Jenny Connected



Caught between a MOOC and a hard place
Jenny MacknessJenny Mackness, Jenny ConnectedJenny Connected, 2012/09/05

There has always been quite a bit of push for us to structure our own MOOCs in a more rigid and pedagogically sound manner - people complained of drifting, of lacking guidance, even of not feeling welcomed and personally connected. So it wasn't a surprise to me to see a MOOC such as Lisa M. Lane's Pedagogy First Programme come along with that more rigid structure. It's designed to ease online novices into the process of teaching online, and so (the argument goes) a greater structure is required. The reactions, though, are a bit surprising. There is, for example, this post from Jenny Mackness expressing her difficulties with the concept. It's open, but "not 'open' enough to cope with the diversity of opinions presented by a diverse mix of novices and experienced online learners." Then there's Alan Levine, who questions the concept itself. "I am not sure people should not be teaching online without some level of basic experience being and doing online," he writes.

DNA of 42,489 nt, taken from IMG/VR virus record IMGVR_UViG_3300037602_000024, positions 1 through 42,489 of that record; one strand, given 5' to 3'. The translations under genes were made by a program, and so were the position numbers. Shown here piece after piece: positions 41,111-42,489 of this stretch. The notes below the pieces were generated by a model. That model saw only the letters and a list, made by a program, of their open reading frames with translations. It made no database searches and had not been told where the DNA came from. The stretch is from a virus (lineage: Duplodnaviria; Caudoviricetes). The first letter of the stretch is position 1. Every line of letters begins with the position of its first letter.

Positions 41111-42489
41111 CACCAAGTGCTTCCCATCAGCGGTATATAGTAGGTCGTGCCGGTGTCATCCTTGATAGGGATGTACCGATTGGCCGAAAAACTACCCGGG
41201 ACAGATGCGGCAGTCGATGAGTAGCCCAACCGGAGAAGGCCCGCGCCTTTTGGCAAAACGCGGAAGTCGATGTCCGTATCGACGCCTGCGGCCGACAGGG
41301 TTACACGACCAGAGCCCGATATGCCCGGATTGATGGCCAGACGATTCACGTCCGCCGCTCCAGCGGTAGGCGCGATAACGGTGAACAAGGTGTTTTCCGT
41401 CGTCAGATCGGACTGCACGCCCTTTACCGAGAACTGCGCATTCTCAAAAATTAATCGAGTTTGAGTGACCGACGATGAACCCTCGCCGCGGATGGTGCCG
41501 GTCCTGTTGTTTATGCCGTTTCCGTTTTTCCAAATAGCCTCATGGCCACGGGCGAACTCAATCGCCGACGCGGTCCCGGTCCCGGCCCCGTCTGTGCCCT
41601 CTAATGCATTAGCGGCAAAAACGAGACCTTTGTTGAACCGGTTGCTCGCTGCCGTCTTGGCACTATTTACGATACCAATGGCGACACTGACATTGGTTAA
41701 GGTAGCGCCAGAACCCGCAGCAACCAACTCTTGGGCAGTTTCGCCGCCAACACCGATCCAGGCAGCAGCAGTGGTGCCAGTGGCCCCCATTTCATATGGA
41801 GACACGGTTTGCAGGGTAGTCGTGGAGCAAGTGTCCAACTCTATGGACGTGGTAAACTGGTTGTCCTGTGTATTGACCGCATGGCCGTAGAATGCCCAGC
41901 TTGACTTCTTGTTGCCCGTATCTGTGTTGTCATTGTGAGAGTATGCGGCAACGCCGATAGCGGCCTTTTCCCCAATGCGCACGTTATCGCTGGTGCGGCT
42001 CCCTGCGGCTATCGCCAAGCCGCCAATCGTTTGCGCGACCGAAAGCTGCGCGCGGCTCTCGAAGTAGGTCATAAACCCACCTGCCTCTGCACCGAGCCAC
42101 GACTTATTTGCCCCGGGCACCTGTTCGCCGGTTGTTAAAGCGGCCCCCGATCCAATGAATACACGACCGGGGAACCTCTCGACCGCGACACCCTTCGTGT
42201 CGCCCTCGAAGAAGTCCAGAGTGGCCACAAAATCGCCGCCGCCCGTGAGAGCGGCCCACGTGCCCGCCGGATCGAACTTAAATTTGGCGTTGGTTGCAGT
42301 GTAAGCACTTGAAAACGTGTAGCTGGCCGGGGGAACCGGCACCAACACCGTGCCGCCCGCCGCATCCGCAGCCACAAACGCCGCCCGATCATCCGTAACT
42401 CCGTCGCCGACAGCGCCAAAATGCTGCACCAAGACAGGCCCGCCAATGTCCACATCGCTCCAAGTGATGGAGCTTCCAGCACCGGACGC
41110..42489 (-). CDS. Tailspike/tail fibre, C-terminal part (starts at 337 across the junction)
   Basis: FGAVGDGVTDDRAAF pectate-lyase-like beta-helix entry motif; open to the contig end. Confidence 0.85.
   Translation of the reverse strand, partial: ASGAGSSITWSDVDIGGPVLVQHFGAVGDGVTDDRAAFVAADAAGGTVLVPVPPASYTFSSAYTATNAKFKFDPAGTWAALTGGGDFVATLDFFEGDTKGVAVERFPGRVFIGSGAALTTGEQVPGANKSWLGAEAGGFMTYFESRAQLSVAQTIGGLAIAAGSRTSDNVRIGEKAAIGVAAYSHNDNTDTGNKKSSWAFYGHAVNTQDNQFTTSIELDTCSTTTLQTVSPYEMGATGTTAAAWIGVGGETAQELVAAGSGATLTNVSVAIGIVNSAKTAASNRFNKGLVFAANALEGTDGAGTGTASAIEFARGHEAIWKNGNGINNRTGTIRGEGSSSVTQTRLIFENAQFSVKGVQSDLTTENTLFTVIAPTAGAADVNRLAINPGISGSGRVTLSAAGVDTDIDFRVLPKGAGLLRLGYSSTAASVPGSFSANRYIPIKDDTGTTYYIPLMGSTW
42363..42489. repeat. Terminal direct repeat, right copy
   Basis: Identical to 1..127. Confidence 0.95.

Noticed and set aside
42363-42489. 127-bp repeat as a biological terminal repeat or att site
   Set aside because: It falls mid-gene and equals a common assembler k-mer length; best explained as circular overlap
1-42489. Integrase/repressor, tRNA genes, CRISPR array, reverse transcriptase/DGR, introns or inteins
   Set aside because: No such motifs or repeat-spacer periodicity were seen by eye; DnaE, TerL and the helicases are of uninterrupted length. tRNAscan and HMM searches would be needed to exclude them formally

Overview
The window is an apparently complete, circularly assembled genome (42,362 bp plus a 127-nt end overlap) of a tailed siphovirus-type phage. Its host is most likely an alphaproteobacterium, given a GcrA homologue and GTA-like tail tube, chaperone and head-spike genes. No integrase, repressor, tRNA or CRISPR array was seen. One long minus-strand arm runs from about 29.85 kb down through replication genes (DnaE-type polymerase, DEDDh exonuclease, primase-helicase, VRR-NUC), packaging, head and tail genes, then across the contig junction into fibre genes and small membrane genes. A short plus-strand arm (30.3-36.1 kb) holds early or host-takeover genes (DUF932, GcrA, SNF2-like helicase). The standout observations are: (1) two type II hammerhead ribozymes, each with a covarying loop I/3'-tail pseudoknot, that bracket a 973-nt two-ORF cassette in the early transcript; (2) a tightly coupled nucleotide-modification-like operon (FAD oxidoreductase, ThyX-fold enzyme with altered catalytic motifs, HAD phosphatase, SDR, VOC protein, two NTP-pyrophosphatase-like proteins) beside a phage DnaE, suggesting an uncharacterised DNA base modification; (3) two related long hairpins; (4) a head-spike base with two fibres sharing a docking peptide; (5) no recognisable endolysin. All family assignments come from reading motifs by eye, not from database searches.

Today: Total:85 [Comment] [Direct Link]
Open Educational Resources and Pedagogy
Jenny MacknessJenny Mackness, Jenny ConnectedJenny Connected, 2012/06/14

Good iceberg graphic of the use and reuse of open educational resources. "We can take the iceberg metaphor and categorise them as

  • those above the water-line, visible, above board, properly licensed – the kind of resources produced by an institution to market itself
  • or those below the water line – where licensing is not so important.

These below the water line resources are easy access, free and easy to remix and repurpose, without much attribution.  This happens a lot below the water line." That's where I live. Below the water line. The slides are from David ('visitors and residents') White - here's the recording on Elluminate.

Today: Total:58 [Comment] [Direct Link]
Scholarship and the 'Tyranny' of Openness
Jenny MacknessJenny Mackness, Jenny ConnectedJenny Connected, 2012/05/18